Sunday, May 26, 2013

Secularism, Socialism and Democracy are cool concepts, till we question them !

Those were the proud moments in school, when we were taught about how India achieved independence through non-violence, and how we have done a great job writing our preamble and the constitution, which were ideal from all angles. 

It was secular. It was socialist. It was democratic.

We were told about our Government, and that, it is a democratic republic of the people, for the people and by the people. It gave us a feeling that we are all together to take India towards fame.

As I grew up, studied, read news, books, listened to elders, and as I began to understand more about politics, governance, human rights, I found that secularism, socialism and democracy are good sounding theories, and perhaps not practical, given human instincts of love, hatred and fear.

Secularism, if we go by the dictionary, is a philosophy that rejects all forms of religious faith and worship. In India, however, it implies equality of all religions, and it prohibits discrimination against members of a particular religion, race, caste, sex or place of birth. 

Isn't it a wrong literal definition to start with? I have a problem with an 'end' that sounds too good to be true. It only means that we have not studied the 'means' to achieve that 'end'. Or it is only rhetorical. So the more important question is 'how to achieve secularism' and that somehow is not well researched, tested and formulated. For instance, even after 60 years of independence, we are not clear about whether school uniforms be uniform for all students.

Read this news article where a mother of a four-year-old Muslim girl has moved the Guwahati High Court after her school refused to allow her daughter to wear a ‘hijab’ (headscarf) along with the school uniform.

Socialism, if we go by the definition, refers to any of various economic and political theories advocating collective or governmental ownership and administration of the means of production and distribution of goods and services. It refers to a system where there is no private property.

In India, socialism, instead of spreading wealth equally and without vested motives, has bred in-efficiency, politicking, lack of respect for Government properties, and a false hatred for trade and profits (and many more such malices!). We kept profiting and profiteering in the same bracket of common understanding. (Fools, we became!). It created a generation of Indians who were lazy, comfortable with mediocrity, and afraid of the big owners of all the production and distribution of goods and services.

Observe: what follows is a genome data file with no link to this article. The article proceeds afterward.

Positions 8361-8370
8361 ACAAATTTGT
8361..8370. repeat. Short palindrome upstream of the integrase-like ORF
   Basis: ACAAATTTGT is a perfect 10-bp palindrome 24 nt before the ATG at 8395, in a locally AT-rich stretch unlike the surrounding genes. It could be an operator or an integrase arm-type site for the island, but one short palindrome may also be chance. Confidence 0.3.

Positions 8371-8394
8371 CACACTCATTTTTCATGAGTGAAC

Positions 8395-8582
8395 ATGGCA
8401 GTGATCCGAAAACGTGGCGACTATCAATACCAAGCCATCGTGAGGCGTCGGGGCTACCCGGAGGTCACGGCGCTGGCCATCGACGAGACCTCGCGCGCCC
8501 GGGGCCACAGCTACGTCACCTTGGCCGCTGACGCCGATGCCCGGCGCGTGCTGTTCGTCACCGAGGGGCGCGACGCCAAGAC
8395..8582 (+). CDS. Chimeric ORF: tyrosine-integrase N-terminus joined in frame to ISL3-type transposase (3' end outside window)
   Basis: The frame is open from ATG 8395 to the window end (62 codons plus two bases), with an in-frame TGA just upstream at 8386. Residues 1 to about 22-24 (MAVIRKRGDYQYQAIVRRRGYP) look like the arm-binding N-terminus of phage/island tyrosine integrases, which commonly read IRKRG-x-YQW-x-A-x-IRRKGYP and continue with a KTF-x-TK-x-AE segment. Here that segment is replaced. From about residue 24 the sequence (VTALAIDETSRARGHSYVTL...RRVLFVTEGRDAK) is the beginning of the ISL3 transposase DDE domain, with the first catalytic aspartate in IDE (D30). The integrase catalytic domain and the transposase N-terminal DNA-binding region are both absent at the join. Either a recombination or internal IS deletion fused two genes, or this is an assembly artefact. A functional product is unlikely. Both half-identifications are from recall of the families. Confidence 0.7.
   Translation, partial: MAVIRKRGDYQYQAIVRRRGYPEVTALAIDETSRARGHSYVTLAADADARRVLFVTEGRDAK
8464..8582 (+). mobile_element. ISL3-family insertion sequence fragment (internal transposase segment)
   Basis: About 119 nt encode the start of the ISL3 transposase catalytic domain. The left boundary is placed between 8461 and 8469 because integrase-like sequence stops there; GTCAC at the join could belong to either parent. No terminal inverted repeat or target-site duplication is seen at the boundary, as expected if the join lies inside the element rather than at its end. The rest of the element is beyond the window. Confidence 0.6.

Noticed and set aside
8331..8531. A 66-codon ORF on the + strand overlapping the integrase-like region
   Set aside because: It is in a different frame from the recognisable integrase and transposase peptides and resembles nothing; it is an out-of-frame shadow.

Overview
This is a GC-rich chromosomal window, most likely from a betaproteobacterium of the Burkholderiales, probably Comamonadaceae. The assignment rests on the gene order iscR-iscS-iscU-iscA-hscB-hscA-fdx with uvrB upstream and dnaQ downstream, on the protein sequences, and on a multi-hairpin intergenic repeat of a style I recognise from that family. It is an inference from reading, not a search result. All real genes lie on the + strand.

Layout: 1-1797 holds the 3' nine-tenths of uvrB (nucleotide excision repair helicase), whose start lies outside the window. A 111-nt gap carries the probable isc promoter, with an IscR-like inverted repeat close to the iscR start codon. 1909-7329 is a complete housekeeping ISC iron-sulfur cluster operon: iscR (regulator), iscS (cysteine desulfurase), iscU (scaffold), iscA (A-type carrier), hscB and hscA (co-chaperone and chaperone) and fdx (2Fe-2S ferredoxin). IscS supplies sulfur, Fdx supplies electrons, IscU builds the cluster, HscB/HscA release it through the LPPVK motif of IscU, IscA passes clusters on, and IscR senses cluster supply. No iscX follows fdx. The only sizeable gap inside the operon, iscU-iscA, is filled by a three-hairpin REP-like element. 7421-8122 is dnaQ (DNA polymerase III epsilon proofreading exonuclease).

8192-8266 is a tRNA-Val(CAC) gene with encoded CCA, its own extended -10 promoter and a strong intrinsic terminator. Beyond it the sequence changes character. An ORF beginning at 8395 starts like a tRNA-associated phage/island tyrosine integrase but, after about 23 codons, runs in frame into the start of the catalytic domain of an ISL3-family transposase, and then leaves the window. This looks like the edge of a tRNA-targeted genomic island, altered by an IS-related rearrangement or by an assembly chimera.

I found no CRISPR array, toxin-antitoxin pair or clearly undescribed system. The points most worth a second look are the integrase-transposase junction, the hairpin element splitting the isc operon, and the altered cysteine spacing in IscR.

This was Pt. Jawaharlal Nehru pet vision, (and to me the most significant reason why India is yet to be a developed country). Later Indira Gandhi trumpeted it to absurd levels by nationalizing the banks among all institutions. (And then, ironically, she became a dictator unleashing the state of Emergency bestowing on her the power to rule by decree, suspending elections and civil liberties.) Socialism ki maa ki aankh.

Democracy, similarly has (can I say) failed in India. The quote 'of the people, for the people, by the people' is at best euphoric, rhetoric and poetic. In India, democracy is getting titular day by day with decreasing electorate, and increasing discontent with Indian politics, power games and corruption.

In a daring attack on Saturday in Darbha Ghati, Chattisgarh, naxalists killed almost the entire Congress leadership of Chattisgarh. The Congress Chief Mr. Nand Kumar was abducted and killed later. The Prime Minister, Dr. Manmohan Singh has called the rebels India's biggest internal security threat. Mr. Narendra Modi - the PM aspirant from BJP has termed the attack in Darbha Ghati as gruesome, and said that the government needs to adopt a zero tolerance policy towards Terrorism and Naxalism.

Congress Party President Sonia Gandhi called it a 'dastardly attack' on the country's democratic values. To me, it sounded funny and serious at the same time!

According to the Home Ministry, Naxalism and its ideals are present in 20 of India's 28 states, and have thousands of fighters. It is a confirmed data that all these fighters are Indians. It is also evident that they are risking their lives for some common cause. Democracy gives them the right to live and choose. This is the reason why I find Sonia Gandhi's statement funny. It sounds as if Congress has the autocratic right to India's democratic values. Would she say that if 26 rebels, who are Indians, were killed instead.

The problem is killing, and the reasons why these killings are taking place. It is just a matter of fact that Congress workers got killed this time. Some other group will get killed the next time. It is common knowledge how the innocents of the neighboring villages around Darbha Ghati will suffer rape, molestation and death in the name of investigation now.

How should a democratic country (of the people, for the people, by the people) react to such a scenario? If such a significant population is against the establishment and its power centers, how should the constitution deal with such a situation? How should International Bodies deal with this scenario of basic human rights and choice to take sides and fight for sovereignty or for any cause?

It is with contempt I realize that we are yet to understand the basics of governance, of free will, of human nature. Democracy, Secularism and Socialism as we understand has to undergo a huge transformation through research.

Perhaps India is too big and diverse for the right practice of democracy, secularism and socialism.